-- Speech by Rev. Heber Jentzsch, CoS International President, 1994.
"Nine million members"
-- Heber Jentzsch, interview on Danish television station Danmarks Radio, Feb 7 1999.

That the CoS is confused about its own statistics is shown by this quote:

"That more people are auditing than ever in history is perhaps best shown by the 1.3 million hours of auditing delivered this past year in Scientology organizations all over the world."
-- From "The Auditor: Special International Edition" 1995

The Church of Scientology uses commercial advertising and high street 'shops' in recruiting.


Comments

It is apparent that different definitions of what constitutes a 'member' exist due to the different natures of the organisations concerned.
For JWs it is Baptism that counts. In the LDS members are required to tithe 10% of their income to the Church. The Baha'i faith does apparently have a system for registering members in the UK but it may not be applied world-wide.
The CoS definition of 'member' used above seems to derive from a doctrinal belief that any contact with Scientology such as taking a CoS course causes people to 'become' Scientologists for life in the sense that they have thereby benefited from Scientology.

'Related organisations' includes 'a broad range of services from education and drug rehabilitation to scientology auditing and training'. I guess that means Delphi and Narconon for example. Excluded are reform groups, human rights (eg CCHR) and other community action groups.
This seems an odd way of splitting the data, perhaps there is some internal administrative logic to it. The result for this page is that we can't calculate things like the average number of staff per Org/Mission.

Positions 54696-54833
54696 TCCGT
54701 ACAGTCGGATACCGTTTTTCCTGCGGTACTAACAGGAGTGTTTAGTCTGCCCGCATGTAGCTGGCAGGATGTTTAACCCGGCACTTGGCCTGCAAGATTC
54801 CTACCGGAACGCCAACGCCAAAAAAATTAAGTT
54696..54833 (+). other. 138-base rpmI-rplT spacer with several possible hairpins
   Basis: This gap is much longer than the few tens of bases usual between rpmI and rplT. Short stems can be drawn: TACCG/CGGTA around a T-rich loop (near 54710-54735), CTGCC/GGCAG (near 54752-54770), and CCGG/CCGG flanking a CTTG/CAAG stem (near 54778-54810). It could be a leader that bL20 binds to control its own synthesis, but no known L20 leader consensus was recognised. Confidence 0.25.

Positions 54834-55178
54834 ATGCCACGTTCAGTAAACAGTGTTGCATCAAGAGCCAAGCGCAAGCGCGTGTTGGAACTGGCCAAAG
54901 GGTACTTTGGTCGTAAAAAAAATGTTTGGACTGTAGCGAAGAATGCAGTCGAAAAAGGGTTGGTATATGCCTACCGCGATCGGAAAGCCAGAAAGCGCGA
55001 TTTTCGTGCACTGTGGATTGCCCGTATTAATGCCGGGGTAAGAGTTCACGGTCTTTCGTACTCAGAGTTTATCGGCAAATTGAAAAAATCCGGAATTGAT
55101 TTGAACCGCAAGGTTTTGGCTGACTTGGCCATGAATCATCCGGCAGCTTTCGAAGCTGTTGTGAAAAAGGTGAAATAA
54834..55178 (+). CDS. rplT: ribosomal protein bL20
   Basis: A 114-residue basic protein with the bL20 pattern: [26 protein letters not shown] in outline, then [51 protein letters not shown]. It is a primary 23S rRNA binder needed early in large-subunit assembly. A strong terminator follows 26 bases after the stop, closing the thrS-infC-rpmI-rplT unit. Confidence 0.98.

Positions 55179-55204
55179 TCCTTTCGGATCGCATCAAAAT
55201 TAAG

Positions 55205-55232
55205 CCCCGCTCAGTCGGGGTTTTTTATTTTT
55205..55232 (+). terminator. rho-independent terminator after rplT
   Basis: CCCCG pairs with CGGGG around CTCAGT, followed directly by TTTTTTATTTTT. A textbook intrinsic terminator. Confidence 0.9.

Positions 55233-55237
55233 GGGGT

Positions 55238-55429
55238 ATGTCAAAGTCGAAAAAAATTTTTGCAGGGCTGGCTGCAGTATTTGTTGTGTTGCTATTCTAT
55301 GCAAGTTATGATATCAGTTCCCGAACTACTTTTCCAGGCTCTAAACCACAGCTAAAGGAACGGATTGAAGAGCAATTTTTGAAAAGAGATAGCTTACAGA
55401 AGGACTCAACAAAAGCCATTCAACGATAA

One difference is striking: the average CoS unit has at least 3,500 members, the average LDS unit 405 members, the JW unit only 67 members.
This might also be due to organisational differences. The CoS does not have the Christian requirement to gather together for worship - certainly the average Org could not accomodate thousands of members simultaneously! JWs concentrate on bible studies and missionary work, for which large groups are not required. I am informed by a member that when JW meetings become too large for each member to given personal attention (around 150) they are divided.

One would expect the Book of Mormon to have greater total distribution than Dianetics as it is much older, but the annual distribution figures are surprisingly (six times) higher. This may be because the Book of Mormon is seen by the LDS as a 'loss leader' (it's free) whereas Dianetics is priced commercially. It is also the case that Dianetics is not the only Hubbard book promoted as a 'starter' by the CoS.